But under the party’s constitution, the Conservative Fund doesn’t have the authority to fire the executive director.

The constitution says the leader, who is still Andrew Scheer, gets to hire that person, upon approval of the national council, a body elected by the party membership to represent every province. It’s not clear who has the authority to dismiss him.

The Fund, however, holds the purse strings and can decide simply to stop supplying the money to pay him.

The party’s officials did not reply to questions about Van Vugt’s status Friday.

Van Vugt would ordinarily be the person in charge of organizing the Conservative leadership contest.

Tories have shown an ability to be quick about choosing a leader. In 2018, Ontario leader Patrick Brown resigned in the midst of allegations of sexual impropriety. Forty-five days later, Doug Ford was elected as the new Ontario Progressive Conservative leader, and three months after that he was elected premier.

“It can be done,” said Jamie Ellerton, a Toronto-based public-affairs specialist who was a key member of Scheer’s campaign communications team in the fall campaign.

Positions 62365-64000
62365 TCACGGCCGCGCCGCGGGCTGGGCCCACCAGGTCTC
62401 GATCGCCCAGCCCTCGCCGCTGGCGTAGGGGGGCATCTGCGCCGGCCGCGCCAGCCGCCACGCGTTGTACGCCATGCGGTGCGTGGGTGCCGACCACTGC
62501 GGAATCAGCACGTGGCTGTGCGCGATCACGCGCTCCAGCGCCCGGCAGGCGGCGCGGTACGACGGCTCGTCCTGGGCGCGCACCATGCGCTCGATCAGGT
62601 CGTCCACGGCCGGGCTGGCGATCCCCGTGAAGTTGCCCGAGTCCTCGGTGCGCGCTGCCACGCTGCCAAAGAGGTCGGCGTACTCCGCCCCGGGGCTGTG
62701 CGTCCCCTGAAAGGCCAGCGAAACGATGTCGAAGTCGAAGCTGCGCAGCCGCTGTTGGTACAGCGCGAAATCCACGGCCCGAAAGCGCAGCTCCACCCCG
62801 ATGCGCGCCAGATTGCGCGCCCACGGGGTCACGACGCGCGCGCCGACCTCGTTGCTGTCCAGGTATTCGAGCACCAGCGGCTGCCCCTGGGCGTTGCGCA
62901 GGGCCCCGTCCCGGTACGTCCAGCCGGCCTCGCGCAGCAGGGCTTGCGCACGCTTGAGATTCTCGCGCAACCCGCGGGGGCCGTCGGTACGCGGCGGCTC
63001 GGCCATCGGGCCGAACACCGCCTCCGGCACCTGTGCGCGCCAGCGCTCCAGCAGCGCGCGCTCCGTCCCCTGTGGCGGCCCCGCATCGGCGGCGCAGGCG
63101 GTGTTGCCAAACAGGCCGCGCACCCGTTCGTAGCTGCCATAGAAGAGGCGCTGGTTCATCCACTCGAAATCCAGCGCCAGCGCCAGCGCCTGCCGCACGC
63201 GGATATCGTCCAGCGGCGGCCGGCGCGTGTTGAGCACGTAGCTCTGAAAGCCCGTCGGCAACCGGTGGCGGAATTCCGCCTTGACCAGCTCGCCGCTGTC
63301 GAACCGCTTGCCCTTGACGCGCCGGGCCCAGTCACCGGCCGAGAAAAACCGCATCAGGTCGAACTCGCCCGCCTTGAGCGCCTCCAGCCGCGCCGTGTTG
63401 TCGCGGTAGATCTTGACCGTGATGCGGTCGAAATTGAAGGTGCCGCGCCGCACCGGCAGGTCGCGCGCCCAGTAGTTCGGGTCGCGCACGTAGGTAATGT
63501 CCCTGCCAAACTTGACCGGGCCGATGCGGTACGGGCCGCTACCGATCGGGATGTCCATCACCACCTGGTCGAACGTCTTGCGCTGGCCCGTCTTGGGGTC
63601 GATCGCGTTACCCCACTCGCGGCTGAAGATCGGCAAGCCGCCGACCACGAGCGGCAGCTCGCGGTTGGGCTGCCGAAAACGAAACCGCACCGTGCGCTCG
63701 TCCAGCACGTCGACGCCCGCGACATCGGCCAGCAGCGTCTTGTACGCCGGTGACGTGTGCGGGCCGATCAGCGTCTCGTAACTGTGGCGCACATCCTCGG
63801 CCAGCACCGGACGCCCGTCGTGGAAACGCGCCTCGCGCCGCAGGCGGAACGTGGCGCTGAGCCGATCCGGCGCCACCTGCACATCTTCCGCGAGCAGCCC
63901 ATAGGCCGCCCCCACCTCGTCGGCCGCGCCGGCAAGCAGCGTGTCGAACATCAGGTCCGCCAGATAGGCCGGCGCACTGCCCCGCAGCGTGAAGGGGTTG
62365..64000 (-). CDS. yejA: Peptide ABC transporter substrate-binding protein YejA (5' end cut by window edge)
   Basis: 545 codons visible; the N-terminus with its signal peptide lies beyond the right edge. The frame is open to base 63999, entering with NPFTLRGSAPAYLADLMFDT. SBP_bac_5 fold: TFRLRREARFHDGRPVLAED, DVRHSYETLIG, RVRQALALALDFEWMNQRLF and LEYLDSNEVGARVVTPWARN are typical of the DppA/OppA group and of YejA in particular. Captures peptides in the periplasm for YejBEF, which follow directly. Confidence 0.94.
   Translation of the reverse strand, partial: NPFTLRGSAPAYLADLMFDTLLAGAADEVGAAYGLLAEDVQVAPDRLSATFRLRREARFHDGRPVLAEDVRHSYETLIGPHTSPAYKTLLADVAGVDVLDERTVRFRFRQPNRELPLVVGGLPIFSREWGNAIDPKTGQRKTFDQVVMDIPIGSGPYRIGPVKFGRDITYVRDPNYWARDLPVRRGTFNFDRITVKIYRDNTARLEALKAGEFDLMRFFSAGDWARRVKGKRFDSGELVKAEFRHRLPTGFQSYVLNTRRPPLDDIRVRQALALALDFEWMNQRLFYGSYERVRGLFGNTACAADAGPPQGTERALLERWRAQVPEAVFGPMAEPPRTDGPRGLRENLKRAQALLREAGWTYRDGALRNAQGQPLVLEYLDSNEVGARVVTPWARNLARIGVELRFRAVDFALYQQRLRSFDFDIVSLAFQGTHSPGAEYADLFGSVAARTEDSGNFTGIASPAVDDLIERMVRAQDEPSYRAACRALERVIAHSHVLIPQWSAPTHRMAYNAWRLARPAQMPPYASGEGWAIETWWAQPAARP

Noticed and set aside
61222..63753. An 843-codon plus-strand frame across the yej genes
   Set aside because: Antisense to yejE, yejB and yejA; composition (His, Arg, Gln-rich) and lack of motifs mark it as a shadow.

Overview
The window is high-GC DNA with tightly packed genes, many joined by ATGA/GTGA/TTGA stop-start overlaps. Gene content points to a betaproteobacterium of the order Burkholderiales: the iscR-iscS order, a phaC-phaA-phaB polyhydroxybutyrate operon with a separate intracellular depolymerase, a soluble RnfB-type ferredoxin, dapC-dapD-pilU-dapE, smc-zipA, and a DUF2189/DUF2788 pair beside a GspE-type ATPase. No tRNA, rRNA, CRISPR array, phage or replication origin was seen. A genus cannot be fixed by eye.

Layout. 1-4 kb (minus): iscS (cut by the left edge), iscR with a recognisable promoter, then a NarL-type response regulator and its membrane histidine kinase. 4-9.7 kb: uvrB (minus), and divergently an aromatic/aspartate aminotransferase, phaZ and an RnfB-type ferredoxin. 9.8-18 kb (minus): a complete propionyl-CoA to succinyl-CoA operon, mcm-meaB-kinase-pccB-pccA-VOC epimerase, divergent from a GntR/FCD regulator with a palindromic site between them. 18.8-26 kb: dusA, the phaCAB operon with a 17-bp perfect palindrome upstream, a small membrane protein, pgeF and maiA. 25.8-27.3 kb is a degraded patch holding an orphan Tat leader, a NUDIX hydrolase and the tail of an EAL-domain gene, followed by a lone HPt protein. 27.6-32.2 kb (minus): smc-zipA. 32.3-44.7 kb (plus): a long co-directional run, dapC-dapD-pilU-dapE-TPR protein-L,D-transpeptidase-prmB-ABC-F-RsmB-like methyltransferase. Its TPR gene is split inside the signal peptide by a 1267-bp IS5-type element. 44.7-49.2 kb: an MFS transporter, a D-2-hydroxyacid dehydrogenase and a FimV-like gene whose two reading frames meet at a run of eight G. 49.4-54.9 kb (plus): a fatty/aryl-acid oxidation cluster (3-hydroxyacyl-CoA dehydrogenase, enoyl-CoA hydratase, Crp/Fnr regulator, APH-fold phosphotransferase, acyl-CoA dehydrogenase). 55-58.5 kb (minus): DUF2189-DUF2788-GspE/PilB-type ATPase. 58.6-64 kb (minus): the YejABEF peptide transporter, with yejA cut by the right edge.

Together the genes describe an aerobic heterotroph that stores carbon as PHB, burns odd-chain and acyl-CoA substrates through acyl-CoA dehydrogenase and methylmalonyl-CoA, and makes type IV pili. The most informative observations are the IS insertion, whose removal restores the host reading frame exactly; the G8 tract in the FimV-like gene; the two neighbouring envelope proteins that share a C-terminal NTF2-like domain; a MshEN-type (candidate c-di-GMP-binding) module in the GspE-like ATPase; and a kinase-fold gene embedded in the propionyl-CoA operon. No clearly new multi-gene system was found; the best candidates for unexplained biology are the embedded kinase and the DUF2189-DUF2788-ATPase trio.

The Conservatives have a Toronto convention already scheduled for April, which is an obvious opportunity to choose a new leader.

Ellerton has been one of Scheer’s most vocal critics since the election over his refusal to stand up clearly for LGBTQ rights. He said Friday the leadership race has to be about “electability.”

“If you look at anything relating to LGBTQ issues and LGBTQ people the party needs to be unequivocal in respecting all Canadians and welcoming them into the fold. I would expect any successful leadership candidate would have no qualms about expressing just that.”

Joseph Ben-Ami, an Ottawa-based strategist who ran former MP Brad Trost’s leadership campaign in 2017, said he thinks it is unfair to say social conservative viewpoints are unwelcome. Trost was one of the firm social-conservative candidates in the last race, and finished fourth. His backers largely went to Scheer, allowing Scheer to slip ahead of Maxime Bernier and win the leadership on the 13th and final ballot.

Ben-Ami argues the facts that Scheer is anti-abortion and won’t march in a Pride parade are not themselves problematic, “it’s that he treated them as if they were a problem.”